Install a new hard drive and all Windows will do is give you an empty drive letter. If you have a small solid-state drive and a larger mechanical hard drive — or just two large drives — these tips will help you put that additional drive to use.

There are many things you can do with additional hard drives in Windows, including combining them with Storage Spaces, moving your user data folders over, and customizing the location of Windows’ system directories.

Use Storage Spaces to Mirror or Combine Drives

RELATED: How to Use Windows 10's Storage Spaces to Mirror and Combine Drives

The Windows 8 or Windows 10 Storage Spaces feature is basically an easy-to-use RAID-like system. With Storage Spaces, you can combine multiple hard drives into a single drive. You can do this in several different ways. For example, you could make two hard drives appear as the same drive, forcing Windows to write files to each of them. This ensures that you’ll have an up-to-date backup even if one of your drives fails.

Or, you could combine the two hard drives into one large pool of storage space. If one drive failed, you’d lose the data on both — so make sure you have backups if you do this.

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Change The Location of User Data Folders

You can easily change the location of your user data folders — for example, your Downloads, Documents, Music, Video, Pictures, and other folders — just by right-clicking them in Windows, selecting Properties, and changing the location from the Location tab. You’ll be asked if you want Windows to move your files for you. After you’re done, your data folders will still be accessible in their normal location under your user directory and programs will see them in the normal location. They’ll just be stored on another drive.

Use Libraries

RELATED: Understanding the Libraries Feature in Windows 7

If you use the Windows libraries feature, you can add folders from other drives to a single library. For example, you could have several different drives, each with videos on them. Add each folder containing videos to the Videos library and they’ll all appear in a single pane in the Videos library, allowing you to easily browse and search all your videos, even while they’re scattered across drives.

Install Programs to Other Drives

When installing a program, you can choose which directory you want to install it to. This can be particularly useful if you have a small solid state drive and a large hard drive. You can install large games to the large hard drive, saving space on your solid-state drive.

Valve’s Steam service now allows you to select a location for each game when you install it, so you don’t have to rely on any previous hacks if you’re using Steam.

Move Your Page File

Windows uses a page file to move data from memory to disk when your computer’s RAM fills up. The page file is saved to the root of your C:\ partition by default. To save space on your system drive, you may want to move your page file to another hard drive.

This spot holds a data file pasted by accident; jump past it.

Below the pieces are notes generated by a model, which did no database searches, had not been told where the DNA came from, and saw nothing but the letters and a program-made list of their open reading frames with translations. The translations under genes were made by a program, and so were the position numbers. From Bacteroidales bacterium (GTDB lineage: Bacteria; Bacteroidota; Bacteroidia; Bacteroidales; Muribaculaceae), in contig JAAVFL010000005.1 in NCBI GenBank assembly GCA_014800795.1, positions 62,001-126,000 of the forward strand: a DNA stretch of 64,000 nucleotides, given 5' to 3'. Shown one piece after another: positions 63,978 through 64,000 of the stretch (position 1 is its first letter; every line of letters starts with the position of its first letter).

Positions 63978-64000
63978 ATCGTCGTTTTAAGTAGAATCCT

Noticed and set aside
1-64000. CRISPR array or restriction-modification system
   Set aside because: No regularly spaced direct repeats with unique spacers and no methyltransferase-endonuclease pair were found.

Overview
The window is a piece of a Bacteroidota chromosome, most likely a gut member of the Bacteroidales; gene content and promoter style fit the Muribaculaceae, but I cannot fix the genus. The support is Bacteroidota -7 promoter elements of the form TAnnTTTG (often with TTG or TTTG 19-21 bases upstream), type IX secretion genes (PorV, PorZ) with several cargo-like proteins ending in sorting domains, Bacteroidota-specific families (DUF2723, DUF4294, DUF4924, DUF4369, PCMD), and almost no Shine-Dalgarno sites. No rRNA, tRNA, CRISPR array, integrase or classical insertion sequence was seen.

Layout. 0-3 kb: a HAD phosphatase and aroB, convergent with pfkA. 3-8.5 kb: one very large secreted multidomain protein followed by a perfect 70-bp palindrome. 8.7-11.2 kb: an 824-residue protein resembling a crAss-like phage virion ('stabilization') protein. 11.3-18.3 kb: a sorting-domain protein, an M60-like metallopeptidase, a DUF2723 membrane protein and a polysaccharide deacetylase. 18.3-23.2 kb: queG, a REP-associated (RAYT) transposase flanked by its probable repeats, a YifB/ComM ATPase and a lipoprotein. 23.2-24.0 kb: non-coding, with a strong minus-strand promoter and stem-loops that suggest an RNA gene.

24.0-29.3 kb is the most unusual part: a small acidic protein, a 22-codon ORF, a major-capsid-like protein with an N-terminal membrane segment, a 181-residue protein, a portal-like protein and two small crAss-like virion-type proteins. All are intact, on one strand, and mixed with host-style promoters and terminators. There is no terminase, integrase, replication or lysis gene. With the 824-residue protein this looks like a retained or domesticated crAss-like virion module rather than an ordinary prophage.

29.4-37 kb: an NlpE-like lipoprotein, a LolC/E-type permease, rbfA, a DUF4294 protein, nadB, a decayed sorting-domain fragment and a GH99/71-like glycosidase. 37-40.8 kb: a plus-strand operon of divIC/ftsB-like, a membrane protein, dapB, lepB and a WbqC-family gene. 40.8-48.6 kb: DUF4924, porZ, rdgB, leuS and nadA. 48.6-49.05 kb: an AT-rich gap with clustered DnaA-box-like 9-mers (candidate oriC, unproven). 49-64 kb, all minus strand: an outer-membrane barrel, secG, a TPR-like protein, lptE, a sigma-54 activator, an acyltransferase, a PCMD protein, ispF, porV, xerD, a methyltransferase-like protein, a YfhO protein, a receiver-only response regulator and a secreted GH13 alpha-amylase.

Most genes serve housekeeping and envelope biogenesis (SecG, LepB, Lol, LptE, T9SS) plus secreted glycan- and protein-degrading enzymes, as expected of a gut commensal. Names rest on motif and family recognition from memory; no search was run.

You should ideally have your page file on your fastest drive. However, if you have a lot of RAM and rarely use your page file, you may want to put it on a mechanical hard drive to save space on an SSD. This would slow things down if your computer did need to use its page file, but you’d gain more space on your SSD — the trade-off is up to you.

Store Media on Your Larger, Slower Drive

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If you have a small solid-state drive and a larger, slower magnetic hard drive, be sure to put your media files on the larger, slower drive. You shouldn’t notice the slower access times while watching videos or playing music, so this will allow you to free up crucial SSD space for files that will benefit from the quicker access times, like installed programs you frequently use.

Change Windows Folder Locations

It’s actually possible to change the location of Windows’ default data folders. For example, instead of having a C:\Users folder, you could have a D:\Users folder. You could also change the location of your Program Files, Windows, and other system folders. Note that some programs may not work properly because they assume the folders are in their default locations, but most programs should be ok.

The ideal way to do this is by modifying your Windows installation disc with a tool like WinReducer for Windows 8 or RT Se7en Lite for Windows 7 and specifying your new system folder locations. Windows will then start using your custom directory locations from the get-go. Changing the location of the folders and moving the files over while Windows is already installed is more complicated.

RELATED: How to Create a Customized Windows 7 Installation Disc With Integrated Updates

Whatever you do with your additional drive, be sure to create regular backups of your important data. Many people don’t start creating backups until they lose important data in an unfortunate hard drive crash — don’t be one of them!

Image Credit: Justin Ruckman on Flickr

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Chris Hoffman is Editor-in-Chief of How-To Geek. He's written about technology for over a decade and was a PCWorld columnist for two years. Chris has written for The New York Times and Reader's Digest, been interviewed as a technology expert on TV stations like Miami's NBC 6, and had his work covered by news outlets like the BBC. Since 2011, Chris has written over 2,000 articles that have been read more than one billion times---and that's just here at How-To Geek.
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